Close-up view of a hybrid Cymbidium


A Close-up View of a Hybrid

Cymbidium Orchid

by Brian Johnston   (Canada)

Cymbidium orchid hybrids are grown in huge numbers to supply the cut-flower trade.  Their long spikes, containing many large, brightly coloured flowers, often continue to bloom for two to three weeks.  They are also one of the most popular flowers for use in corsages.  Of course, many Cymbidiums are available for use in outdoor landscaping, provided that one lives in a suitable climate.  No one would describe them as “shrinking violets”, since these large, grassy orchids may have spikes up to a metre in length, and blooms over 10 centimetres in diameter.

The natural habitats of this genus are widespread, from mid-Asia through southeast Asia to Australia and New Zealand.  Wild Cymbidiums may be terrestrial, meaning that they grow in well drained ground locations, epiphytes, where they cling to trees, or lithophytes where they cling to rocks.  Presently, most of the Cymbidium plants available to the public are semi-terrestrial, and are grown in greenhouses under carefully controlled conditions in order to maximize their success rate.

Cymbidium, the genus name, is derived from the Greek word kymbe which translates to boat.  This refers to the hollow recess in the lip, or labellum of the flower.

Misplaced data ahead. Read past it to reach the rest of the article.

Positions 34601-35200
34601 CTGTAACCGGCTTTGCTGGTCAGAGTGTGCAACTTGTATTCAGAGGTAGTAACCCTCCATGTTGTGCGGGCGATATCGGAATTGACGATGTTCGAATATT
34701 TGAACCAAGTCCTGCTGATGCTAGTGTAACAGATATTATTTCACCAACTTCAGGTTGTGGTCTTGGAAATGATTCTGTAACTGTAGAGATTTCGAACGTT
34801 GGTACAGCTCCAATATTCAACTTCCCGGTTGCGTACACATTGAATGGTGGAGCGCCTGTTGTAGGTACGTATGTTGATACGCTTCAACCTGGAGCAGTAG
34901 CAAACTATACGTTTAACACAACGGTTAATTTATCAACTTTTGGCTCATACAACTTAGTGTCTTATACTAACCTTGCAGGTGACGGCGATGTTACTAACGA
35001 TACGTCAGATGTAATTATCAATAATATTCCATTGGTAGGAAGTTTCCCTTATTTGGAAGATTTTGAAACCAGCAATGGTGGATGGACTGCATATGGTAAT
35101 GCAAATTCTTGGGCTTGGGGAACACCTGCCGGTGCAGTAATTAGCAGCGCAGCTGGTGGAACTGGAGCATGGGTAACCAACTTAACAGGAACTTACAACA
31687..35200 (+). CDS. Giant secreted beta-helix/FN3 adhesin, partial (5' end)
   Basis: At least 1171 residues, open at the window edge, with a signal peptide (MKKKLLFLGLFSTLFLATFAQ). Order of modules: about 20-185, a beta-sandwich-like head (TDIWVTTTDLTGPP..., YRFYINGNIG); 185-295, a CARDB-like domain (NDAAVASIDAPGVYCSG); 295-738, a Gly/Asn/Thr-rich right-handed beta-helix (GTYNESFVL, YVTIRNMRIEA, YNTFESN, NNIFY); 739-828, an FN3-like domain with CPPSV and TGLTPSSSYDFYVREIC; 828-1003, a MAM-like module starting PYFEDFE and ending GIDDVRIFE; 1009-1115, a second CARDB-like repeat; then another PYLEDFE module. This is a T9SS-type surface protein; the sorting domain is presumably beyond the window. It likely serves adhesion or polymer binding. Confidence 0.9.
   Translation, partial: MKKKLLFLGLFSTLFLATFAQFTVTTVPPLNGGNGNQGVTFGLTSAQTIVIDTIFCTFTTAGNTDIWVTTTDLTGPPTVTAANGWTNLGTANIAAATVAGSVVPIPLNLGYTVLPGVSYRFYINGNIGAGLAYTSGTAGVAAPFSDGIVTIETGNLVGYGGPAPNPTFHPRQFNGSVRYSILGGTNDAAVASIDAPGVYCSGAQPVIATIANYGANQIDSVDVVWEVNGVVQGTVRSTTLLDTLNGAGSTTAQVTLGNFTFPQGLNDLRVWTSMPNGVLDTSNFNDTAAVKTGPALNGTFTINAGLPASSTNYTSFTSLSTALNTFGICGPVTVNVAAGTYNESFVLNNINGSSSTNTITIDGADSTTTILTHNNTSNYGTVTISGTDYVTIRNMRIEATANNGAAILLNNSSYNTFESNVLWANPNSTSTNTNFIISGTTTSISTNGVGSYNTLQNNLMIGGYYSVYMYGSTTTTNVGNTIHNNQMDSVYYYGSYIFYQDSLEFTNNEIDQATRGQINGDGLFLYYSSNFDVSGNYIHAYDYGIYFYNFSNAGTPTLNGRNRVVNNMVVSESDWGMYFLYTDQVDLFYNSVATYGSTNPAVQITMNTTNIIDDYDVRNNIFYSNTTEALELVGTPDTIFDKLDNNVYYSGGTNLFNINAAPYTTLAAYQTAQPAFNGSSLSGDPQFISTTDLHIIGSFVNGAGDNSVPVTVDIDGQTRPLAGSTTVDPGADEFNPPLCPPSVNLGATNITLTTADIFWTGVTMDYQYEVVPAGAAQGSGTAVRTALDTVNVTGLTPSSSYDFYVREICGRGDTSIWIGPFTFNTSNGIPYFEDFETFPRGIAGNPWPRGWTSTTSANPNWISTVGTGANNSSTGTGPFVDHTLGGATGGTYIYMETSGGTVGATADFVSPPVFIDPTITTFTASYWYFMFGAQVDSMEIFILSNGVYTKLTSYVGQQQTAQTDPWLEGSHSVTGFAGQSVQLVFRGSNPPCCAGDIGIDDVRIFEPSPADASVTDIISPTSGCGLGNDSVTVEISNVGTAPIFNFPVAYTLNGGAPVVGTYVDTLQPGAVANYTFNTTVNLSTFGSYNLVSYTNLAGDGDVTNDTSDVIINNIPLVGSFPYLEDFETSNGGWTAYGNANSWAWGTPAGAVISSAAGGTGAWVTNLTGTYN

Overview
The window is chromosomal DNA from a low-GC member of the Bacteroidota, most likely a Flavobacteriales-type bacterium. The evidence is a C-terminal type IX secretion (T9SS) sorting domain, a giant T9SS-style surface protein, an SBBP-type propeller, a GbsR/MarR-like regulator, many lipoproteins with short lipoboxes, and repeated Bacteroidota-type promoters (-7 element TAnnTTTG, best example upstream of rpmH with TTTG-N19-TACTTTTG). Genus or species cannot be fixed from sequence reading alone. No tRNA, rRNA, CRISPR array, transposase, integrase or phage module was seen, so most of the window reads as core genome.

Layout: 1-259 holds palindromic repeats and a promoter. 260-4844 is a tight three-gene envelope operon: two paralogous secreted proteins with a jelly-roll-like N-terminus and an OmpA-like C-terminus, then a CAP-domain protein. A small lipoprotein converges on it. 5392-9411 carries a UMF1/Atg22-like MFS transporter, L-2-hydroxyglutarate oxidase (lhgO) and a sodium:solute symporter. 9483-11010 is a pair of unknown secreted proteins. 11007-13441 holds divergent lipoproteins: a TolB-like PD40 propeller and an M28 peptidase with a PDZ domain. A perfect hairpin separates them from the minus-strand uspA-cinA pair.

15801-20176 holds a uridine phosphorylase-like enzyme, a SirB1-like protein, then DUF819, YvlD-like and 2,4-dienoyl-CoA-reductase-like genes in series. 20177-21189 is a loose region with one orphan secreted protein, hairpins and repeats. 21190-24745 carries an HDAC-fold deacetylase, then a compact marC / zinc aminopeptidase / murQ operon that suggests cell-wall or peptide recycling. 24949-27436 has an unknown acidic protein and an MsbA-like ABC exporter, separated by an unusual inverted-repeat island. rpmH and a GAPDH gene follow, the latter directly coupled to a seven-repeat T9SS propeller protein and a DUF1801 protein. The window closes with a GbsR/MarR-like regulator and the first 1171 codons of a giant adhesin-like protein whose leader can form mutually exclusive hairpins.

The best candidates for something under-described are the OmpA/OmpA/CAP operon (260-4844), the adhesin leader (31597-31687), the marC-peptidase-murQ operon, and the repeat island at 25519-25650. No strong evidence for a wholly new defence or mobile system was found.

The Cymbidium spike (or raceme) shown below is about 50 centimetres in length, and contains thirteen flowers.  Its stem is extremely sturdy, making macro-photography a pleasure.

In the spikes of other plants, the flowers are usually oriented identically on the stem.  In this case however, note that many of the blooms are not perfectly horizontal, and that one faces up.

Stems lack the small leaflets that are frequently seen in other genera.  In my plant at least, all of the blooms are positioned on one side of the stem.  The almost parallel, green veins that are visible on the back of the flowers’ sepals, are less prominent on their front surfaces.  In the image on the right, the uppermost section of the flower’s stalk possesses noticeable ridges, and has a slightly larger diameter.  This is the flower’s ovary.

Orchids normally possess an outer whorl composed of three sepals (modified leaves that protect the flower’s bud stage), and an inner whorl of three petals.  Two of the flower’s three petals are indistinguishable from the sepals .  The third petal is grotesquely transformed into the flower’s distinctive, red-coloured trumpet.  This unusual structure is called the labellum or lip.